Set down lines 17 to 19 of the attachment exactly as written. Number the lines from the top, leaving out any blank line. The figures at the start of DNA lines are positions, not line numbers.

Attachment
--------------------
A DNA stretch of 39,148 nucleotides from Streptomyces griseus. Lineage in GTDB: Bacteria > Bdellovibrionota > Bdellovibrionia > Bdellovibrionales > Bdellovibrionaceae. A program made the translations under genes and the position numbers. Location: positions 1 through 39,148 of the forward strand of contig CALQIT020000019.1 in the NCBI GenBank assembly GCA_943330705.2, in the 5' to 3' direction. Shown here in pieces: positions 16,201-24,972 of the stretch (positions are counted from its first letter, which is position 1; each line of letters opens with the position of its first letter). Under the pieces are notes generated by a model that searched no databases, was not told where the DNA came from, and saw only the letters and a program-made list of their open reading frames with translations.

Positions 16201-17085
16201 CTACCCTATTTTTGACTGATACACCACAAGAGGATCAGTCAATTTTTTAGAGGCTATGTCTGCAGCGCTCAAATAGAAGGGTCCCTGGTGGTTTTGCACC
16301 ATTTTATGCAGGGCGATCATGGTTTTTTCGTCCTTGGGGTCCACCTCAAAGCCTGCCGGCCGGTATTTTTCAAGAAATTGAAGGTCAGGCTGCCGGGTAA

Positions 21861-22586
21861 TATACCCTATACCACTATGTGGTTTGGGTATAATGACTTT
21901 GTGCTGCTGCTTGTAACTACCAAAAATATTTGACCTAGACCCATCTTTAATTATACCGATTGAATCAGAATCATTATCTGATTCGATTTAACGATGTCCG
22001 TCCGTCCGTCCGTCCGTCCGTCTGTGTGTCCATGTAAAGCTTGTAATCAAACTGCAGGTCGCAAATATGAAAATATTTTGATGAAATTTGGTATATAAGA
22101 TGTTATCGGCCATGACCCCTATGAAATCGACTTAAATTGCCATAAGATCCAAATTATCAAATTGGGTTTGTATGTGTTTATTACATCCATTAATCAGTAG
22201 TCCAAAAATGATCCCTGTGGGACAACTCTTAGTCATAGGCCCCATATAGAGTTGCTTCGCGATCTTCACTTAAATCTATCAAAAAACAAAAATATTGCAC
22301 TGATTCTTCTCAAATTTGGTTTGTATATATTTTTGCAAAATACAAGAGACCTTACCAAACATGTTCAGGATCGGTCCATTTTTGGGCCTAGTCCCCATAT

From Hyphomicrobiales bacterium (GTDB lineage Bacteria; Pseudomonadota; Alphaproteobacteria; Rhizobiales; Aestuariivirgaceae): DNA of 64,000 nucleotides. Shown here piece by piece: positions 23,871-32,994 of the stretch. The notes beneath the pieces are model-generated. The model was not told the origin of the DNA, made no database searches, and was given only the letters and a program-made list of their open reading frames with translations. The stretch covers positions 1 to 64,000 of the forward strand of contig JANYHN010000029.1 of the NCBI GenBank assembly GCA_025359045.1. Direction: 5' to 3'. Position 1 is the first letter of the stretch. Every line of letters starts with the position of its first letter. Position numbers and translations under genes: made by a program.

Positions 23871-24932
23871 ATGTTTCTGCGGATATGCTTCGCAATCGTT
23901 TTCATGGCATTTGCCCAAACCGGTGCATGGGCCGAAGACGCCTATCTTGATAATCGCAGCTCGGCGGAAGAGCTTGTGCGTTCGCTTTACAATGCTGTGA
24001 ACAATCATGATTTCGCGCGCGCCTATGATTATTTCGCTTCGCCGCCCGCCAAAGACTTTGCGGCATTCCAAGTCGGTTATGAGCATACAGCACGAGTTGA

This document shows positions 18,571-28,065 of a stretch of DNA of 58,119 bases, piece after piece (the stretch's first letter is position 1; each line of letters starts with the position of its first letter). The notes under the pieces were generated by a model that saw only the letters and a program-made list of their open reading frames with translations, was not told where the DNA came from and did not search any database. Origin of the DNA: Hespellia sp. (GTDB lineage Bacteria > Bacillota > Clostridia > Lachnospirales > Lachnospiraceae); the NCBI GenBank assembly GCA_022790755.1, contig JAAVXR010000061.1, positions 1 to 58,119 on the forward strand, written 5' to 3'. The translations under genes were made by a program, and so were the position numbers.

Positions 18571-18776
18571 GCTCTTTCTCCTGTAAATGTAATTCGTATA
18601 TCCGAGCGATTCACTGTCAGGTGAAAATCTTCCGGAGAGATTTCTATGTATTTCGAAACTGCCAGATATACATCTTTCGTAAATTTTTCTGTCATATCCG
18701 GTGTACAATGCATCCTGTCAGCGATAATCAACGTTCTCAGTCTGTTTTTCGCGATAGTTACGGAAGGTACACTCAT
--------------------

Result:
This document shows positions 18,571-28,065 of a stretch of DNA of 58,119 bases, piece after piece (the stretch's first letter is position 1; each line of letters starts with the position of its first letter). The notes under the pieces were generated by a model that saw only the letters and a program-made list of their open reading frames with translations, was not told where the DNA came from and did not search any database. Origin of the DNA: Hespellia sp. (GTDB lineage Bacteria > Bacillota > Clostridia > Lachnospirales > Lachnospiraceae); the NCBI GenBank assembly GCA_022790755.1, contig JAAVXR010000061.1, positions 1 to 58,119 on the forward strand, written 5' to 3'. The translations under genes were made by a program, and so were the position numbers.

Positions 18571-18776
18571 GCTCTTTCTCCTGTAAATGTAATTCGTATA